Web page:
The Secret Lives of Dennis Phombeah: Decolonization, the Cold War, and African Political Intelligence, 1953-1974

Research output: Contribution to journalArticlepeer-review

Abstract

Processes of decolonization in the context of the Cold War provided enormous opportunities for nationalist figures to parlay insider nationalist knowledge into significant metropolitan influence. This article offers an ‘agent-focused’ rather than ‘agency-focused’ approach to the study of Cold War intelligence competition in Africa’s decolonization through a study of the career of Dennis Phombeah, a Nyasalander by birth and Tanganyikan nationalist figure who came to work for multiple foreign intelligence agencies. While itself a single case study, this article suggest that multiple intelligence agencies placed a high premium on acquiring a basic understanding of the internal politics of newly-independent African countries, which were otherwise rendered deliberately opaque by the states themselves as a common sovereignty-preserving device. Using intelligence records from Britain, Czechoslovakia and Portugal, a picture emerges of cross-rival institutional dependency on informants from the peripheries who were empowered by their years at metropolitan centers, offering a challenging perspective to institutional-focused studies of Cold War intelligence.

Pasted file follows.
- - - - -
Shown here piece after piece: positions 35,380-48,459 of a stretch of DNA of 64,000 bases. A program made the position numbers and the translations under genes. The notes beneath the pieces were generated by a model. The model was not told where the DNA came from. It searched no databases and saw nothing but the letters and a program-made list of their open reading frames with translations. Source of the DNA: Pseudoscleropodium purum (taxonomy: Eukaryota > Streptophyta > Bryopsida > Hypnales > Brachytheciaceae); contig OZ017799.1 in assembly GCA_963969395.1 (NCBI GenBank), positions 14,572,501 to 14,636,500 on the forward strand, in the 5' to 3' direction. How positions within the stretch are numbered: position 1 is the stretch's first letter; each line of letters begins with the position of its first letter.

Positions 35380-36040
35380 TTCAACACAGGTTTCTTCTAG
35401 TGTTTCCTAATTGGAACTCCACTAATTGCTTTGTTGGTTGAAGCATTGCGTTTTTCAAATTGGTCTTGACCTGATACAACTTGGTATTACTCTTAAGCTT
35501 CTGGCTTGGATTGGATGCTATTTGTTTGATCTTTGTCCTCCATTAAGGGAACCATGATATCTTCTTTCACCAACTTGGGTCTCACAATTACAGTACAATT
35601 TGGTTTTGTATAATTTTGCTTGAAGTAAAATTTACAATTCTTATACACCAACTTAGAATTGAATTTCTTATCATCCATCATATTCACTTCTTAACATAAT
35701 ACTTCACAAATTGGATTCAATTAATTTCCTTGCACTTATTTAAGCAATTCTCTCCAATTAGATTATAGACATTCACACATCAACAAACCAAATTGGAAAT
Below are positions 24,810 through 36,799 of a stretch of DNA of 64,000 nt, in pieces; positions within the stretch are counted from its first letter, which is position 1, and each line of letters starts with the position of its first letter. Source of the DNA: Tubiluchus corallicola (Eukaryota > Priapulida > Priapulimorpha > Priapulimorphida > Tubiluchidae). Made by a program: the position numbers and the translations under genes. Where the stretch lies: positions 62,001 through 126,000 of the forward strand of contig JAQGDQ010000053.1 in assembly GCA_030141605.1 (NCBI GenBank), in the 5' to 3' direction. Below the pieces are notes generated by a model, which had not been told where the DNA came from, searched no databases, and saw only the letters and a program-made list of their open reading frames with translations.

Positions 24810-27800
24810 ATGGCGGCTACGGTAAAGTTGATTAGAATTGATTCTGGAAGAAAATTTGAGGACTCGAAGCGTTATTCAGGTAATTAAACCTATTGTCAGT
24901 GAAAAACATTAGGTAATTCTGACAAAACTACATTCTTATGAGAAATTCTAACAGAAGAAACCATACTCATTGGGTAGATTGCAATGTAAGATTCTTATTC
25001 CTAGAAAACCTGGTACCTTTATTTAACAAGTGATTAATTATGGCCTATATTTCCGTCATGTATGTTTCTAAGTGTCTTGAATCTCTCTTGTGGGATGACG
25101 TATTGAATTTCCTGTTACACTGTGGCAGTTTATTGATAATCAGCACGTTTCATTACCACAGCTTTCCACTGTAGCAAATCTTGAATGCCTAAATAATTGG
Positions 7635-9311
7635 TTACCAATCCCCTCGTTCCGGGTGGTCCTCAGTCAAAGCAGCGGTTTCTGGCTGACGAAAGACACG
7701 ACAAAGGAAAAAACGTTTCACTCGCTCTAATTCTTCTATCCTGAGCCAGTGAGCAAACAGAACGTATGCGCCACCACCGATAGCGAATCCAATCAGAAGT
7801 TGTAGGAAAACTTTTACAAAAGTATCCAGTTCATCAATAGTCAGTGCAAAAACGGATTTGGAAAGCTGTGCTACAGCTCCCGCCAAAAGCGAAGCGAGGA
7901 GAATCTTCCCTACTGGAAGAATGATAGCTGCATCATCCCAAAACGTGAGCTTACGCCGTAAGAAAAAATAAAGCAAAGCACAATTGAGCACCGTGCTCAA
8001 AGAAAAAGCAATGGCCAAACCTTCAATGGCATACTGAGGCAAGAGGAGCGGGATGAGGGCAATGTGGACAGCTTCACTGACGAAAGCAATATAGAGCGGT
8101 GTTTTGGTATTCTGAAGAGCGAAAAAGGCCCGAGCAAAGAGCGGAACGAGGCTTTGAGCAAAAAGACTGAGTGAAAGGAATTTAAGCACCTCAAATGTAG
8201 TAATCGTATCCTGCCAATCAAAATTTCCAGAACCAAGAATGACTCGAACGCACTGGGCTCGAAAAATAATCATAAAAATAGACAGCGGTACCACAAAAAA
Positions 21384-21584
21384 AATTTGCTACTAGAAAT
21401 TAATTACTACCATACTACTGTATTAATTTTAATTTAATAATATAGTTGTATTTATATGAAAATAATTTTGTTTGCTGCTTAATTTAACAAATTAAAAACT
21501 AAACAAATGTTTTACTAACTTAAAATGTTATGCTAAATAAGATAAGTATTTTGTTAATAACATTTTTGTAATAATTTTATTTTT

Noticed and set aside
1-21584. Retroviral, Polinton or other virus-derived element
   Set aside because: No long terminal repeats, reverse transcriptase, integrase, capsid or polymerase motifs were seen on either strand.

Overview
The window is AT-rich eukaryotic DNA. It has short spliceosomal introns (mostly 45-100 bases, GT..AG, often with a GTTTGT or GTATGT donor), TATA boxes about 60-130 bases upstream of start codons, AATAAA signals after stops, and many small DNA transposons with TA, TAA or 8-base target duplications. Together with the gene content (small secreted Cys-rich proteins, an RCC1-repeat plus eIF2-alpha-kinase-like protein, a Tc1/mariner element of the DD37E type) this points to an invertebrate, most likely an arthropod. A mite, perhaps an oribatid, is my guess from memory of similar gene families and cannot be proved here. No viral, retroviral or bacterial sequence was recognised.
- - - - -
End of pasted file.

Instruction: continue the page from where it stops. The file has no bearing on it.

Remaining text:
Original languageEnglish (US)
JournalThe International History Review
DOIs
StatePublished - Jun 16 2020

Keywords

  • Tanzania
  • MI5
  • Czechoslovakia
  • Portugal
  • Intelligence

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